From a rocky outcrop along the coastal path that leads from Esquimalt to downtown Victoria, Jacques Sirois looks through binoculars across Victoria Harbour.
The retired ornithologist has just pointed out dozens of buffleheads — tiny blackish and white seafaring ducks — when he spots a surprise.
“Oh, look at that. We have one, two, three, four red-throated loons from the Arctic. I’ve never, ever seen so many in Victoria Harbour,” he says with the kind of glee only a true birder can muster.
The return of many bird populations to Greater Victoria’s shores is just one part of a larger story that Sirois says goes too easily unnoticed. Victoria’s waters are cleaner than they’ve been in 60 years, he says, which means all kinds of species are thriving. “The story has been unfolding for a few decades. And now it’s getting to be downright interesting.”
Sirois’s expertise centres on an area designated as the Victoria Harbour Migratory Bird Sanctuary, which covers an area from Ten Mile Point to Macaulay Point and up the Gorge Waterway to Portage Inlet.
The sanctuary was created 94 years ago, to control market hunting, which first became popular during the gold rush. Similar sanctuaries were created at Shoal Harbour and Esquimalt Lagoon.
By the 1980s, the city’s growth and heavy industrialization had made the designation irrelevant. There was no more hunting and almost no more birds, he says.
Ironically, as an employee of the Canadian Wildlife Service, Sirois himself had argued the designation should be removed.
“I was part of the team trying to get rid of it.”
Now, Sirois says, it’s a different story.
“Because of cleanups, de-industrialization and ecological restorations at several sites, the wildlife is coming back. And what is spectacular is that it’s right in the city.”
The movement behind the cleanup has been relatively decentralized, involving dozens of volunteer groups, environmental organizations and government agencies over the years.
Salmon is rebounding in the Colquitz River and Craigflower Creek, thanks to streamkeepers and stewards. The Western Purple Martin Foundation has erected nesting boxes for thousands of pairs of the at-risk species and the World Fisheries Trust headed an Olympia-oyster relocation project in the Gorge Waterway.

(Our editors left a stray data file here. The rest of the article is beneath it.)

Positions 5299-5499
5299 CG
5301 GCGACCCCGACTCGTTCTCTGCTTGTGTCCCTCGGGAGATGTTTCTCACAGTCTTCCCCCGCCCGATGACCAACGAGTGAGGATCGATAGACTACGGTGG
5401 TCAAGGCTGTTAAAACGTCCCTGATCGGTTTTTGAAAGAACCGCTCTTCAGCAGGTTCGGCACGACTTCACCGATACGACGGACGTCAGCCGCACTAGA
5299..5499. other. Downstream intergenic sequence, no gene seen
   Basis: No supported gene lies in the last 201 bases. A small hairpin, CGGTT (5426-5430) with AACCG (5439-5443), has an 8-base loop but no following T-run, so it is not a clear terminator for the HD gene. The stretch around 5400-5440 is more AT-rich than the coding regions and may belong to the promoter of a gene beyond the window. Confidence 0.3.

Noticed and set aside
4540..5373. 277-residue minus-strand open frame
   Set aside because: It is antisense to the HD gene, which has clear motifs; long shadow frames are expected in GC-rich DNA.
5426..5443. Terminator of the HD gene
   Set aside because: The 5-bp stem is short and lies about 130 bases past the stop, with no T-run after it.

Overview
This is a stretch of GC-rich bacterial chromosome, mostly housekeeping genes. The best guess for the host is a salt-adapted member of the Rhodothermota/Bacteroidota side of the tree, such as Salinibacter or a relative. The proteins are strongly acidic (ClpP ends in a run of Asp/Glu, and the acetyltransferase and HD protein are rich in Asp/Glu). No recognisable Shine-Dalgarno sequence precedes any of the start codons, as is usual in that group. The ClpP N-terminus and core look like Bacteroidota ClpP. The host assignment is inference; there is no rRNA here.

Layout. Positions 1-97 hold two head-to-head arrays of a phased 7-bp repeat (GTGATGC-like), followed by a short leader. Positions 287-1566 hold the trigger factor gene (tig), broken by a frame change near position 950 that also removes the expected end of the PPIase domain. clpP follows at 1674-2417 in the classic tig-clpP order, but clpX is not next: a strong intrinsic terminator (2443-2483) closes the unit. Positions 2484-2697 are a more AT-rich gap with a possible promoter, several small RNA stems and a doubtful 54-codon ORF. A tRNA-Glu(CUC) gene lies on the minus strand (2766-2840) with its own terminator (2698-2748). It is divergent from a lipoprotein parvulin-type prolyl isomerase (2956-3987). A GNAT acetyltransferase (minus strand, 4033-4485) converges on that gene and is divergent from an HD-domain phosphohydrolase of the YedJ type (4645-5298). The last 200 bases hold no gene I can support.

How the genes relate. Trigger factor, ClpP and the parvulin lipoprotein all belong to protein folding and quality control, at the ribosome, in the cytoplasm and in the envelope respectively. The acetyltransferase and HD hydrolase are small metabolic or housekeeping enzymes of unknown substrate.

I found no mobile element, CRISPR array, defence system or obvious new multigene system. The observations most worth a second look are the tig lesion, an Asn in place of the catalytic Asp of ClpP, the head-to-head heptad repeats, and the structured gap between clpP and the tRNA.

Just beyond the sanctuary boundary, CFB Esquimalt has a $160-million Esquimalt Harbour remediation project underway. Since it was approved in 2015, about 35,000 cubic metres of contaminated sediment has been removed from the harbour floor.
“Imagine 150 years of shipbuilding, ship repair, ship maintenance, sawmills — all sorts of other activities that have occurred in the harbour and have resulted in pollution,” says Mike Bodman, environment officer at CFB Esquimalt.
Bodman estimates 200,000 cubic metres of sediment could be removed by 2020.
“We certainly expect the removal of the sediment will also reduce the levels of contaminants we find in marine life in the harbour,” he says.
But it’s not all sunshine and roses.
While birds are returning, their numbers are nowhere near where they were decades ago, Sirois says.
And the Gorge Waterway is in danger of becoming a victim of its own success.
John Roe, who spearheaded cleanup efforts as part of the Veins of Life volunteer group, says the clean water is attracting human activity with negative consequences.
More waterfront properties are going up and trees are coming down to improve the view. Unlicensed docks have been installed. And more paddlers could damage sensitive areas, such as the mouth of the Colquitz River.
Further, stormwater runoff from streets and industrial sites continues to bring contamination and effluent into the waterway, which only gets worse as the population densifies, Roe says.
Roe has his sights set on two responses: creation of a stormwater management plan and a watershed management authority. “The problem is that we have 19 management bodies in the whole area and not any single one is taking responsibility,” Roe says.